Ibiyemi Abiodun

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Enabling high-performance native code in React Native GitHub repository

October 2022 to August 2023


In winter 2022, I created jsi-rs as part of another project. I was building implement a custom Vulkan renderer for advanced graphics inside of a React Native app, and I wanted to take advantage of wgpu and my existing background in Rust rather than write it in C++.

In React Native, the best way to interoperate between native code and JavaScript code is currently JSI (JavaScript Interfaces). It gives your native code a direct reference to the JavaScript runtime (and vice versa) that eliminates the slow marshalling that took place with older React Native APIs.

jsi-rs is a library that makes it possible to write these JSI modules in Rust and take advantage of all of the benefits that Rust brings, including a simpler type system, a more consistent build system, a robust package manager, and excellent cross-platform portability.

An example

Here are the steps that I took to create a simple JSI module using jsi-rs, referencing the code here:

  1. Create a blank React Native project: npx react-native@latest init example

  2. Create a blank Cargo project inside: cd example && cargo init --lib example-jsi-module

  3. Add jsi, jni, and cxx as dependencies of example-jsi-module

    • jsi will allow us to create a React Native module
    • jni is needed for interop with Java code on Android
    • cxx is needed to initialize jsi because JSI is implemented in C++ with smart pointers
  4. Write the code in example-jsi-module/src

    • android.rs: provides an entrypoint to our Rust library that can be called from Java
    • lib.rs: the general entrypoint of our library that is shared between Android and iOS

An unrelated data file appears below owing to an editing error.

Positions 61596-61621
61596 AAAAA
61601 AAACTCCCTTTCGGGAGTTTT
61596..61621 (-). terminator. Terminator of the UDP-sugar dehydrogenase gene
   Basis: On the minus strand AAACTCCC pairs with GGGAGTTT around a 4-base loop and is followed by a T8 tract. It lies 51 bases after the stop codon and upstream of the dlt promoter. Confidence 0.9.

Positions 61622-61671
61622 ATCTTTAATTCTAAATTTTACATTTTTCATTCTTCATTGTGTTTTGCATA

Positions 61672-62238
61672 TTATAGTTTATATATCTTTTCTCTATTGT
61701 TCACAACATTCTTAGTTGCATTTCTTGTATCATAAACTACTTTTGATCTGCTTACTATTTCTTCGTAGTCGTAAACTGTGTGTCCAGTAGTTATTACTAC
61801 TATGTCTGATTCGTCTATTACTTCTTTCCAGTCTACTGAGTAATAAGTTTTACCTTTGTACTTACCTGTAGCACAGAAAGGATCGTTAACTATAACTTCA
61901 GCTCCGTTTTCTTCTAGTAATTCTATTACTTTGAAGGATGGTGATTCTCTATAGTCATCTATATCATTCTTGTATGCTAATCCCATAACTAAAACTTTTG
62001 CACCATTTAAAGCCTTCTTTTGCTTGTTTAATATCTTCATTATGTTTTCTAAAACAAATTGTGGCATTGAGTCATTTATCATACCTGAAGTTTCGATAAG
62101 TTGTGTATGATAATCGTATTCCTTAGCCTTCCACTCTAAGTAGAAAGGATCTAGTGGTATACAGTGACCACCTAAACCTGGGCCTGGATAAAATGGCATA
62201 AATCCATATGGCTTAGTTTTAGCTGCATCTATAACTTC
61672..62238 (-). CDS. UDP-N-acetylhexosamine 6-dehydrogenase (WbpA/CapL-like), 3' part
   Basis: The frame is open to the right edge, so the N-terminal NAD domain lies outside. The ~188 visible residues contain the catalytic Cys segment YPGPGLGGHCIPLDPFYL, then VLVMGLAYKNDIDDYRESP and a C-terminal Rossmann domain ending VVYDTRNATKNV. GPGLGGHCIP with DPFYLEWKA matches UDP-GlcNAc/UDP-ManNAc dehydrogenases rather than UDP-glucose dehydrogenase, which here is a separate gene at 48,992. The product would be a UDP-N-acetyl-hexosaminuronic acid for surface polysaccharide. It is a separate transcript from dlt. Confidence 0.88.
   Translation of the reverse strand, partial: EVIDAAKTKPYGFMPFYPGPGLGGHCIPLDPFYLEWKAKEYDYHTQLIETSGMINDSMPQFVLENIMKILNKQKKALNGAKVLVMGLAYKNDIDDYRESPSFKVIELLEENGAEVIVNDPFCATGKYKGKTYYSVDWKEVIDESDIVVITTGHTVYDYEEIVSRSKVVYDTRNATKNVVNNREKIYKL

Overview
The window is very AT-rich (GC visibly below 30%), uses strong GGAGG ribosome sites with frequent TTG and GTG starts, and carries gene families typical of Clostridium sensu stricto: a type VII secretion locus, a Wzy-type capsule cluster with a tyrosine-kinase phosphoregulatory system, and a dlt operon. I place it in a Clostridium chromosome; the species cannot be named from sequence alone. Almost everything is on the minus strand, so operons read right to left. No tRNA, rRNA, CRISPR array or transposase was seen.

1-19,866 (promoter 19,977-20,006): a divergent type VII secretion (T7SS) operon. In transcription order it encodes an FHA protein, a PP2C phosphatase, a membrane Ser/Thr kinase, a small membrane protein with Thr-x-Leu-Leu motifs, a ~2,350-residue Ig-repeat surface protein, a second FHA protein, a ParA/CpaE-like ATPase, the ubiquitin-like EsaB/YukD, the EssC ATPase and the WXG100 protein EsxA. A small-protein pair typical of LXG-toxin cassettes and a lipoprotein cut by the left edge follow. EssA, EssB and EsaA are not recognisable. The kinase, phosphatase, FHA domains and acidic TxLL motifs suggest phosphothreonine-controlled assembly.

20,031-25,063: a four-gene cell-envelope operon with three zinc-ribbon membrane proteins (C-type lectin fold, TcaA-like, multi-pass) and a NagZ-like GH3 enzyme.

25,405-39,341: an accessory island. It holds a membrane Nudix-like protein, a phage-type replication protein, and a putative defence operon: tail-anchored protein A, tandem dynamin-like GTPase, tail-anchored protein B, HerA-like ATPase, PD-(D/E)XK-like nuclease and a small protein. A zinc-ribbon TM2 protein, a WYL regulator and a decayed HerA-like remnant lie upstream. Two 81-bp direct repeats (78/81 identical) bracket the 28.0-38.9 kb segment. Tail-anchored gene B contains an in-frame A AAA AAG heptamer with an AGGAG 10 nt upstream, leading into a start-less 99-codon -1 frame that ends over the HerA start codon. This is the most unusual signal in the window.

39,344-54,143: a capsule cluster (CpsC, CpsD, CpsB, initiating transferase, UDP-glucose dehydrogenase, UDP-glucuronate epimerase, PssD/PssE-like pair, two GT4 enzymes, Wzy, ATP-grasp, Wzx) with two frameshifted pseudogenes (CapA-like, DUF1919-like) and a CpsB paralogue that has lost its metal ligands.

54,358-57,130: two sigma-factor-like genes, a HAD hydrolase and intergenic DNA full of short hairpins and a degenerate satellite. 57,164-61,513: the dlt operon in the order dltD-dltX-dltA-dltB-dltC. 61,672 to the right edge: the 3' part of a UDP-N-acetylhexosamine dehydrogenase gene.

5. Update android/build.gradle to add the following plugin under buildscript.dependencies:

    buildscript {
        repositories {
          // don't remove the existing repositories, just add maven b/c the Rust plugin is hosted there
          maven {
            url "https://plugins.gradle.org/m2/"
        dependencies {
          // don't remove the existing dependencies, just add this one

    This plugin will compile example-jsi-module using the Android NDK as part of building our application for Android

  6. Make sure the Android NDK is installed. Version 23 should work

  7. Update android/app/build.gradle to add the following lines:

    apply plugin: "io.github.MatrixDev.android-rust"
    androidRust {
        module("example-jsi-module") {
            it.path = file("../example-jsi-module")
            // default abi targets are arm and arm64; if you want to run on Android
            // Emulator then you may need to add x86_64
            // targets = ["arm", "arm64", "x86", "x86_64"]

    Note: when you compile the program, this Gradle plugin will install all of the Rust Android targets if they are not already installed

  8. Write the code in android/app/src/main/java/com/example/ExampleJsiModule.java. This will be called when the application starts, and it gives us a pointer to the React Native runtime so we can initialize our Rust code

  9. Write the code in android/app/src/main/java/com/example/ExampleJsiPackage.java. This lets React Native discover our module

  10. In android/app/src/main/java/com/example/MainApplication.java, add the following line to getPackages():

    packages.add(new ExampleJsiPackage());
  11. Add a couple of lines to App.tsx to call our native module (I added them near the top):

    // call our Rust module
    const {ExampleJsiModule} = NativeModules;
    // call our global object injected by Rust
    console.log('the current time is: ' + ExampleGlobal.time());
  12. Connect your Android device or start an emulator

  13. Run npm run start and press A to deploy to Android

  14. You should see hello from Rust in the terminal after the app loads!

The potential

In this example, I added an object to the JavaScript global namespace. This object is a host object, which is special because when you interact with it from JavaScript, you are calling directly into your Rust code! The functions and properties on host objects can return any JS value including other host objects, allowing you to construct any API you can imagine with minimal overhead.

In my other project, I used them to create a custom React Native control that renders a scene with hardware acceleration using wgpu.